Thurgood Marshall is the most important legal mind of the 20th century. While he’s a paramount historic figure, there’s a dearth of films based on his life. Reginald Hudlin (producer of the 88th Academy Awards) and Chadwick Boseman (Captain America: Civil War, Get On Up) are changing that.
Deadline.com reports that Hudlin will direct and Boseman will star in Marshall, a legal thriller exploring an early case in Thurgood Marshall’s career. The story revolves around Marshall’s dispatchment by the NAACP to Connecticut at the beginning of World War II. He teams with a young, inexperienced Jewish lawyer named Samuel Friedman to defend a Black chauffeur in a sexual assault and attempted murder case against his white, wealthy socialite employer.
“Thurgood Marshall was a man who took his life in his hands every time he came to a town to bring justice,” Hudlin said in a press release. “Marshall was a cowboy who used his law books as guns. He was the smartest guy in the room of any room he was in. But he wasn’t a punk and didn’t hesitate to throw a punch if the occasion called for it.”
The immense torrent of historic landmarks in Thurgood Marshall’s life threatens to overrun the riverbanks of any film or television project. His first major victory in front of the Supreme Court came in 1940 with Chambers v. Florida. This case overturned the convictions of four Black men coerced into confessing to murdering a white man due to police brutality. Notably, he was also the architect behind Brown v. The Board of Education in 1954, striking down “separate but equal” and outlawing public school segregation. In 1967, he was appointed by President Lyndon B. Johnson as the first African-American Supreme Court Justice.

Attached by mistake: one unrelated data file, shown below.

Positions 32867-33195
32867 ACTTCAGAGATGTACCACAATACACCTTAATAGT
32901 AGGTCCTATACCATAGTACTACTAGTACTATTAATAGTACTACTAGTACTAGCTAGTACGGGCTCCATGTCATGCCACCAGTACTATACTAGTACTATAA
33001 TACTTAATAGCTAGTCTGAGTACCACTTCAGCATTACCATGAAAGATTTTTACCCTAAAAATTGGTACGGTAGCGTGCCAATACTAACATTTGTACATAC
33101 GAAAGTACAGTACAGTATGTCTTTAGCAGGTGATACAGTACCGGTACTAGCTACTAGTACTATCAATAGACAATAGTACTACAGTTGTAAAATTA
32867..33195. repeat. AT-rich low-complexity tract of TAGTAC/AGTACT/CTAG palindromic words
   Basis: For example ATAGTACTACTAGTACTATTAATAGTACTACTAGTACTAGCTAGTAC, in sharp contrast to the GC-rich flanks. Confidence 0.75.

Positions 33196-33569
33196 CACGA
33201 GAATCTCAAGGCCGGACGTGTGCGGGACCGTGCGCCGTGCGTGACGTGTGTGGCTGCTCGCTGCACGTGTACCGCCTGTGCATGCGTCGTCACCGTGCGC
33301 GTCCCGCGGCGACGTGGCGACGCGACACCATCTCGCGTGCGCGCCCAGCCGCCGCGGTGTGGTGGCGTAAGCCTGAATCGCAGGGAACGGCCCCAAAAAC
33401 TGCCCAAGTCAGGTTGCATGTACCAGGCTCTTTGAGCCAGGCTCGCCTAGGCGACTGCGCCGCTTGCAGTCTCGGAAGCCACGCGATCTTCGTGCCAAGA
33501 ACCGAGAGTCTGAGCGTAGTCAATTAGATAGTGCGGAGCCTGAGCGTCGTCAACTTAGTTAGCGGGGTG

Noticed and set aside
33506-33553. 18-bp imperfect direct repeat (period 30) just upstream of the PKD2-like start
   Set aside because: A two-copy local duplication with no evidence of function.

The best biopics have a narrow focus. By choosing to focus on an early case as part of his origin story, Hudlin and Boseman can say more about Thurgood Marshall as a man. Marshall can also be a more compelling film and focus on the very real danger he encountered throughout his career. His pinnacle accolades were built one case at a time, and Marshall looks to zero in on the creation of the most important legal mind of the 20th century.